Two-day weekend stays
The Labor Ministry has denied reports that it was withdrawing the 40-hour work week and two-day weekend system in the private sector after coming under pressure from businesses.
The ministry said the revised labor law proposing a two-day weekend has already been presented to higher authorities for approval.
“Two-day weekends and 40-hour work weeks are still part of the new draft labor law,” said Tayseer Al-Mufarrej, ministry spokesman, in response to a report published by an Arabic newspaper.
“The rumors that have circulated on social media sites saying that the ministry was withdrawing the article related to reducing weekly working hours and increasing the work week days is not true,” the spokesman said.
“The ministry has presented the draft law to higher authorities for endorsement or observation and the ministry has not withdrawn any of its articles or regulations,” Al-Mufarrej said.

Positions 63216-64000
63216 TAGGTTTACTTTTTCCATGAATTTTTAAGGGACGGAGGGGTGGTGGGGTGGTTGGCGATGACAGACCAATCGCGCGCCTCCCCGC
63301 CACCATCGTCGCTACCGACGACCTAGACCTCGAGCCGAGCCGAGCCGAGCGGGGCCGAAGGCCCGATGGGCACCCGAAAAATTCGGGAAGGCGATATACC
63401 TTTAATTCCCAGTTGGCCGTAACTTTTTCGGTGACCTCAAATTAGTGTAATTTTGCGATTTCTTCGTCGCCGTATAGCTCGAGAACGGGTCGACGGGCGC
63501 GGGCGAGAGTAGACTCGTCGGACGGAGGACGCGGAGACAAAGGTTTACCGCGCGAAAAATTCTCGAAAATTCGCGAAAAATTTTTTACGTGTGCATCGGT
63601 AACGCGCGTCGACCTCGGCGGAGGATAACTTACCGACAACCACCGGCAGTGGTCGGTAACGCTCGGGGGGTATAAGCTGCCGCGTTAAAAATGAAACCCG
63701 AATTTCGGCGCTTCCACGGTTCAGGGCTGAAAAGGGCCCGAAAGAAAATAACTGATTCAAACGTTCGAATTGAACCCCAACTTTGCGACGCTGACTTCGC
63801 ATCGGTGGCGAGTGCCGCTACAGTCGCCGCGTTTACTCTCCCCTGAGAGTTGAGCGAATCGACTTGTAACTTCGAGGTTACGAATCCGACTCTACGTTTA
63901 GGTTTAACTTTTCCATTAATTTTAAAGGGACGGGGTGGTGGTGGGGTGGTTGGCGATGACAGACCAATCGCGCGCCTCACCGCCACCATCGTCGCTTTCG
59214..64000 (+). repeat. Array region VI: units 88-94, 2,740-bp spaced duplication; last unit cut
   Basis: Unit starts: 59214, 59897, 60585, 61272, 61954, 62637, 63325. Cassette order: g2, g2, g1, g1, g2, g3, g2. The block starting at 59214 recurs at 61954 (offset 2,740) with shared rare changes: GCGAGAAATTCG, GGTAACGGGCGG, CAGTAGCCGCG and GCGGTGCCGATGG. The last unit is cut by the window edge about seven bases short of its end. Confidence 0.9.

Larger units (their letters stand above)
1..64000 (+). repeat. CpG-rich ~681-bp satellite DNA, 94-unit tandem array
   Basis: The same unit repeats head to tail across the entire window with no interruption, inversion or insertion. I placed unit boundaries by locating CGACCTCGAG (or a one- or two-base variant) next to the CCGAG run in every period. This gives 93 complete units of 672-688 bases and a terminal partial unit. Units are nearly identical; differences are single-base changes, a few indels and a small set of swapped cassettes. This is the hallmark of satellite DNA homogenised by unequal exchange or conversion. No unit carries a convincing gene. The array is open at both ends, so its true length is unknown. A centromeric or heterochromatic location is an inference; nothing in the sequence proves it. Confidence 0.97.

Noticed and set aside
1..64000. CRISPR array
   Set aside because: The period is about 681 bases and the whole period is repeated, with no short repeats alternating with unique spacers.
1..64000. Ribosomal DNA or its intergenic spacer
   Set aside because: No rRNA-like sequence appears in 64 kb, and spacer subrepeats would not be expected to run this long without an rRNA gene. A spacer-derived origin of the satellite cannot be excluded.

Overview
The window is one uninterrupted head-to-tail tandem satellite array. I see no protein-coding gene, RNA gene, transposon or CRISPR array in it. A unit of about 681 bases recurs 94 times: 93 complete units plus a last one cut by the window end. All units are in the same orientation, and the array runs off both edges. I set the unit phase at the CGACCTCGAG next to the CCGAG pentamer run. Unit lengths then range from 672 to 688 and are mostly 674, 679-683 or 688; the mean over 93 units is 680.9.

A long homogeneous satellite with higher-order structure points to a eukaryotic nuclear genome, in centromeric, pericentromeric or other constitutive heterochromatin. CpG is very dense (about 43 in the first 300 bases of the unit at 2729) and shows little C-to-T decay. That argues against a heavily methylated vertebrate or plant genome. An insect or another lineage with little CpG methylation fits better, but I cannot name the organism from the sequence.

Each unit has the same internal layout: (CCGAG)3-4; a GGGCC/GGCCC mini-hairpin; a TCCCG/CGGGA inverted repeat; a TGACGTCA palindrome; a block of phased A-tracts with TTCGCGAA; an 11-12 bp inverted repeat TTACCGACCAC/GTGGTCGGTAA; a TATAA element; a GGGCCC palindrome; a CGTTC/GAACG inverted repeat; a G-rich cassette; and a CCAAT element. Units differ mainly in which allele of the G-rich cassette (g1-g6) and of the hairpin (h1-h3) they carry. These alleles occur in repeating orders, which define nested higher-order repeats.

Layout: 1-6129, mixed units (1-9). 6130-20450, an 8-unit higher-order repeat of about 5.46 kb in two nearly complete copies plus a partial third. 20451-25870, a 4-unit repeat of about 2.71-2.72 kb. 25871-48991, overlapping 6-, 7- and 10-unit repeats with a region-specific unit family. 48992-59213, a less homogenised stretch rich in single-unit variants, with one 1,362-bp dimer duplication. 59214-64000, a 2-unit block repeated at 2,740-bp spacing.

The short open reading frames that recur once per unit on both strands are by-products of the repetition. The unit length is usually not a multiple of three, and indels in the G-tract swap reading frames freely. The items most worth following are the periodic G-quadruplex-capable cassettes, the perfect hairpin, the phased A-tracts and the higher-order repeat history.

The Council of Saudi Chambers (CSC) had objected to the two-day weekend, saying such a move would lead to huge losses among construction, operation and maintenance businesses, especially contract-based government projects that are based on 48-hour work weeks, according to a local daily.
The council had maintained that only expat workers, who represent about 85 percent of the total work force, would benefit from the two-day weekend. The council had also argued that the private sector would be forced to recruit at least 30 percent more expats to stay on schedule.
“Several Saudi businessmen rejected the idea of a two-day weekend because government projects need to be completed on time,” one source told Arab News.
“These businessmen maintain that such a decision would have a negative impact on the economy and would increase economic burden by a third,” Abdul Aziz Al-Rashed, a Saudi businessman, told Arab News.
Several GCC countries that had adopted the two-day weekend increased the number of working hours during the five working days to ensure 48 hours of work per employee per week. The Shoura Council had endorsed a proposal to reduce weekly working hours in the private sector from 45 to 40 with a two-day weekend at the end of last year.